Traditionally, the application of electric actuators in off-highway vehicles has involved the use of significant force to perform a task. A new trend in the industry finds lighter-duty applications where actuation is driven by electronic controls. This controllability makes it possible to add cutting-edge features that improve performance, ergonomics, safety, and cost. The result becomes a competitive advantage for the equipment manufacturer and a convenience for the end customer.
To illustrate the advantage of these applications, imagine that the driver of a construction excavator idles his engine in between jobs and then revs up the throttle later to power the hydraulic boom and shovel. Innovative construction equipment manufacturers are designing electric actuators such that the control system automatically increases the throttle as needed to operate hydraulic equipment and then decreases the throttle to return to the “idle” position when power is no longer required.
This approach saves fuel and reduces noise because the throttle operates only when the machine is doing work. Moreover, electric actuators reduce manufacturing costs and improve safety by replacing hydraulic lines with electrical wires.
Further advantage of electric actuation becomes evident when combined with microprocessor-based controls to achieve more complex motion. An example would be joystick inputs to a control that drives electric actuators and steers the tracks of a skid steer or commercial lawnmower.
Connecting the actuator to the vehicle’s control system makes it possible to improve safety and performance in this case as well, by setting limits on the speed with which the vehicle can be operated while it is turning or achieving complex motion through a simple input.
Along the lines of safety and performance, actuators have cropped up as a way to control spool valves. Today, spool valves are used widely in off-highway equipment to control the operation of hydraulic actuators. Normally the spool valves are located in the operator’s compartment while hydraulic lines run from the valves to the cylinders.
Putting these valves inside the cab raises significant safety and environmental issues because of the potential of hot, high-pressure hydraulic fluid leakage. Furthermore, this practice requires that the manufacturer extend long hydraulic lines, piling up cost, taking up space, and driving unnecessary design complexity. Use of electric actuators solves these issues by enabling the spool valve to be mounted out of convenience rather than necessity, and therefore it can be placed in safer locations within the unit.
Another field where electric actuators are taking root is in the critical adjustment of harvesting systems on agricultural equipment such as combines. The combine’s grain processing chamber takes the threshed grain and cleans it from its chaff by blasting it with air and running it through a sieve.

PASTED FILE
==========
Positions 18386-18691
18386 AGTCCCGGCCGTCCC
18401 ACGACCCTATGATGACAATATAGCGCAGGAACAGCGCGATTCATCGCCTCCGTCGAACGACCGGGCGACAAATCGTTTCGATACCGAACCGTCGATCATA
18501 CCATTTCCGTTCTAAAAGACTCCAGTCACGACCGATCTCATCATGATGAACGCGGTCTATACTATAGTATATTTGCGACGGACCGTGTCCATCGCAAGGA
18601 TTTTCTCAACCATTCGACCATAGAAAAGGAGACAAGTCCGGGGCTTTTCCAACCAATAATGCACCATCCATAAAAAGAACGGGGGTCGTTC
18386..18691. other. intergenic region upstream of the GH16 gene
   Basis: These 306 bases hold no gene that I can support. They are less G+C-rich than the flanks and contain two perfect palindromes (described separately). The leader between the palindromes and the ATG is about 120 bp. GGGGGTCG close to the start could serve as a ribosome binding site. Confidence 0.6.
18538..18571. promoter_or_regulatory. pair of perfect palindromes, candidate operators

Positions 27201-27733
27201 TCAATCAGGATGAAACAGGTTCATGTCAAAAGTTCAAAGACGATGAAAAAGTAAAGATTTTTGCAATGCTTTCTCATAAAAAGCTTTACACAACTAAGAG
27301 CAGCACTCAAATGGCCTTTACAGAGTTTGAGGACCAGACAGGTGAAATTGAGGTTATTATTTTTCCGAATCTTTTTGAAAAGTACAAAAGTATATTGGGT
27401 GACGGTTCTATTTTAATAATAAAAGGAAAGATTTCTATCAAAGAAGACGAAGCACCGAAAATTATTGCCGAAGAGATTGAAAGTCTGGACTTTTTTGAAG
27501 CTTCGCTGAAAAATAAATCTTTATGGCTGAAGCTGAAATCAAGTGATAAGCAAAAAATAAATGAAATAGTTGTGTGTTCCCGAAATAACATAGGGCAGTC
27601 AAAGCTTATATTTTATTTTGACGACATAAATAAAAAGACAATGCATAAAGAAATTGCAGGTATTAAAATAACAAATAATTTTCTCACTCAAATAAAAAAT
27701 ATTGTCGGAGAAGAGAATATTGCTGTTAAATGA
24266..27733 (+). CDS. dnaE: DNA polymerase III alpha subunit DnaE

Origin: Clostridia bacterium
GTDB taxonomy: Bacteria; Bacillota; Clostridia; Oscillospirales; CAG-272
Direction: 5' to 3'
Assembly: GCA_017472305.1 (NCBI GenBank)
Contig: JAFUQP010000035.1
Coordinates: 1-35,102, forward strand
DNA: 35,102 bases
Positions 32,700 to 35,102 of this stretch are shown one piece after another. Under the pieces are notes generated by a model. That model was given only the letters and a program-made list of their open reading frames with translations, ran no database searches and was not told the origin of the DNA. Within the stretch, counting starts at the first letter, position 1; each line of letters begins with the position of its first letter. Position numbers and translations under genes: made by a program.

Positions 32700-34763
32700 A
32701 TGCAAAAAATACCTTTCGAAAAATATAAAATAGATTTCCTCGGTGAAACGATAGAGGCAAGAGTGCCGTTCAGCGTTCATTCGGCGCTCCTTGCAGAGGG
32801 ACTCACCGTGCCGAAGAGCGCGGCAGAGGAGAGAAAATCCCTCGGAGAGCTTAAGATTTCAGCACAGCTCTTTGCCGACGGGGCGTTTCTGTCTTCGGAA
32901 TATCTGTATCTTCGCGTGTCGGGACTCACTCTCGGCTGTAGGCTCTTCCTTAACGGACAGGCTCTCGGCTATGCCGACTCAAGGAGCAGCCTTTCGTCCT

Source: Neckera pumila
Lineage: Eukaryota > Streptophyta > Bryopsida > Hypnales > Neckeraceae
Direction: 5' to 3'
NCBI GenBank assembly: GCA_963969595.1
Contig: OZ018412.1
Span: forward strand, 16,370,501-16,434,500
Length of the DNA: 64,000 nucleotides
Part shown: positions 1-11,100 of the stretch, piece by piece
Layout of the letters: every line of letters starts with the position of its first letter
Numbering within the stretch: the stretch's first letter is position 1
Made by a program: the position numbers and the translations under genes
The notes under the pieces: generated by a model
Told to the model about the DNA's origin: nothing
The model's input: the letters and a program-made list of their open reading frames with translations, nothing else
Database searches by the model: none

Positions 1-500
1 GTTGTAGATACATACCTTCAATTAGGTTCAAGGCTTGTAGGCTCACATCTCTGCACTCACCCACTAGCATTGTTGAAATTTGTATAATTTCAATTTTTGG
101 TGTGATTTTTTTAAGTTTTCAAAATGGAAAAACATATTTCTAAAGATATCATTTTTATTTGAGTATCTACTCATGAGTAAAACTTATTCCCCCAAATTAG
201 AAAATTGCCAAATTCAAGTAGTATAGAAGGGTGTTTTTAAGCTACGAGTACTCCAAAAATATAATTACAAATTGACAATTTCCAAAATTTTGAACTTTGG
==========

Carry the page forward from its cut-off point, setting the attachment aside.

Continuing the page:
The airflow louver adjustment controls the volume of air flowing through the cleaning system and the louvers must frequently be adjusted to optimize the performance of the cleaning unit for various crop conditions. Too much airflow and you lose grain; too little airflow and the chaff isn’t blown out. Normally, the operator must climb down from the cab to make these adjustments, which reduces productivity. With electric actuators, this can now be controlled from inside the cab.
Finally, for systems that have feedback in them, the use of electric actuators in controlling remote functions is spreading rapidly—not just in the type of application where an actuator creates independent motion between two boat engines for added steering control, but also in applications where controls are integrated with the actuator and the device acts in a servo loop to meet unique positioning requirements. Adjustable limit switches and electronic load control may be introduced into play as the actuator follows an input signal from a PLC or an operator. In this manner, an actuator can open or close maintenance hoods on construction equipment, raise or lower a boom on a sprayer, or tie off a bale of hay on a baler.
As illustrated, electric linear actuators have moved beyond applications where they merely apply force to perform work and are making substantial progress in electronically controlled systems. Electric actuators save money and space by eliminating hydraulic lines and improve safety by performing what used to be manual tasks. OEMs and Tier 1 suppliers are increasingly turning to best-in-class motion control vendors to engineer a complete system rather than just components. OEMs can capitalize on these advantages by seeking out the vendor’s expertise early in the design cycle, which reduces total landed cost and ultimately delights the end customer.
Robert D. Thikoll, Vice President and General Manager, Thomson Industries Inc., wrote this article for SAE Off-Highway Engineering.